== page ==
Daniel Clein couldn’t keep a smile off his face when he was watching children at Palm’s West Hospital play with Legos that he had just donated.
But when one of them gave him a quick handwritten note, his grin got even wider.
“Thank you Daniel for giving Lego sets to us. God bless you,” read the letter, written in black marker on a piece of printer paper.
Moments like that make the Wellington High School senior’s months of preparation all worth it.
“It melts my heart,” Clein said. “You have to remind yourself that this is what you’re doing it for.”
He started Bricks Busting Boredom more than a year ago, with a donation to Joe DiMaggio’s Children’s Hospital in Hollywood. This time he collected 230 pounds of used Legos and 50 boxes of new Legos for Palms West.
Clein has come far in the last year.
He successfully pitched his organization to the Palm Beach Philanthropy Tank in March, securing a $12,000 donation and mentoring from the program. He also got attention from the village, who made a “Hometown Hero” video about his work. He’s finishing up incorporating into a public nonprofit. And he started a Bricks Busting Boredom club at his school to carry on the effort locally after he goes to college.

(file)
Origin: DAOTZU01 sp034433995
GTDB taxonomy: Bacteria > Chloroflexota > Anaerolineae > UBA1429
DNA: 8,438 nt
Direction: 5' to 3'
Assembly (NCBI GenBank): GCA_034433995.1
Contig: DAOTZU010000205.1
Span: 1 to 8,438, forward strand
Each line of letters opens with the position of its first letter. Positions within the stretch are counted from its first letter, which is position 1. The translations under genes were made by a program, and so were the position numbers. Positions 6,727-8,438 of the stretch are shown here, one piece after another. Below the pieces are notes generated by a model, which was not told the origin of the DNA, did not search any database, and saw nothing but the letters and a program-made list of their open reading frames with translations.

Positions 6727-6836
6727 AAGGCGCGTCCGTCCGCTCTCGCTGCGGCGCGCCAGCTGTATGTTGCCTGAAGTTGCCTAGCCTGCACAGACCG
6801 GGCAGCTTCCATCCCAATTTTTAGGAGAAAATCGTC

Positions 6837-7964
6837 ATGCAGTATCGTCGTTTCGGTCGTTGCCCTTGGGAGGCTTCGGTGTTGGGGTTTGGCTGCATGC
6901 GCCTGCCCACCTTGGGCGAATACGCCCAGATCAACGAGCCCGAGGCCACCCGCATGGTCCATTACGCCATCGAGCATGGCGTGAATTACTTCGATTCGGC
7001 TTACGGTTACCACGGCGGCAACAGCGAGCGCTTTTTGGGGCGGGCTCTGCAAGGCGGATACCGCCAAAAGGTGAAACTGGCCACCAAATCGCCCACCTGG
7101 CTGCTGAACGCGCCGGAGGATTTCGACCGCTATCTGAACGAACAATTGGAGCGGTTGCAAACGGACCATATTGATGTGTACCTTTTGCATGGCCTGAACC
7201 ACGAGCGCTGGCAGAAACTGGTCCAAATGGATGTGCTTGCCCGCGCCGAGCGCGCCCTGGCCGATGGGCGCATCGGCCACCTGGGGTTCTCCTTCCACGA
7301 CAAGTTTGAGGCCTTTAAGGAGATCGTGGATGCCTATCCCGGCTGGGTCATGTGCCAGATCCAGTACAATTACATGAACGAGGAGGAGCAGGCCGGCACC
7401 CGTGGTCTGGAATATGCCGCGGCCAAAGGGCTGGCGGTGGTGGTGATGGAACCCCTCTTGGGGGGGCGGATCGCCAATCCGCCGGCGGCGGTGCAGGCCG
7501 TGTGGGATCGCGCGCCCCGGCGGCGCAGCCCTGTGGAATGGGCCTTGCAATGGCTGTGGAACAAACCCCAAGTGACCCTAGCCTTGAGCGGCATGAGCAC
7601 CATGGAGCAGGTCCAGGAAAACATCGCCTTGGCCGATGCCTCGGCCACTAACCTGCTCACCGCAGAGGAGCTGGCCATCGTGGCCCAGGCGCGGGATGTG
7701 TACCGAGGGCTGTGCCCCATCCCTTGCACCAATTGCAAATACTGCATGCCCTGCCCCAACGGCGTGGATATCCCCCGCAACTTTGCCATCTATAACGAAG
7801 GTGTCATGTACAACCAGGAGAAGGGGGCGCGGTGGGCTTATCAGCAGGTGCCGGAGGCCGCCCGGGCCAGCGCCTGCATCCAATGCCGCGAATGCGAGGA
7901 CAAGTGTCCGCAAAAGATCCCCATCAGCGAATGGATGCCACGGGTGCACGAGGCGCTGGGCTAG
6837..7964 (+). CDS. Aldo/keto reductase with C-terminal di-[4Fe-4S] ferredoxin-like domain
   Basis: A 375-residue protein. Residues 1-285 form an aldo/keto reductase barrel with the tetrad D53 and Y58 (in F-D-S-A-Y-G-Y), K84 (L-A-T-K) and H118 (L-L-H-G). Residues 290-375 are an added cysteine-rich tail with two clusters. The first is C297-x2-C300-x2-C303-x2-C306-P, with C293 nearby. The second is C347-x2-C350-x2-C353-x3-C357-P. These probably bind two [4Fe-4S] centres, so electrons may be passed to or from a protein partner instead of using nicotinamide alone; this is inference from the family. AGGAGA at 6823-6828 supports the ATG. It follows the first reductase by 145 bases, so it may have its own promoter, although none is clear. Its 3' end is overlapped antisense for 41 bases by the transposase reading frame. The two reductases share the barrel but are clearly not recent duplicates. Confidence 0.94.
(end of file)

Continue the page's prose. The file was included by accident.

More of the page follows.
Daniel’s mother Deb Clein said they’re “always in proud parent mode,” but she and her husband Ken Clein were beaming at the event.
“It’s gratifying to know that our kids want to be leaders and want to help other kids,” Ken Clein said. “To see that come to fruition is magical for us.”
The organizers of the Palm Beach Philanthropy Tank are also proud of how far Daniel has come. President Mike Kohner was happy he could see the smiles on the kids’ faces when they got to pick from a table full of Legos. The initiative funded 9 projects in its first year and is accepting applications for the next round, which will be picked in March 2017.
Clein hopes to continue to take the organization to new heights. He wants to have Lego drives in as many local schools as he can so he’s able to donate to more hospitals.
It’s a lot of work, but sitting on the floor with nearly 2-year-old Benjamin Cano, playing with Lego trucks is a great way to recharge his batteries.
“It’s not all contacting schools,” he said. “There are people’s lives that we are bettering.”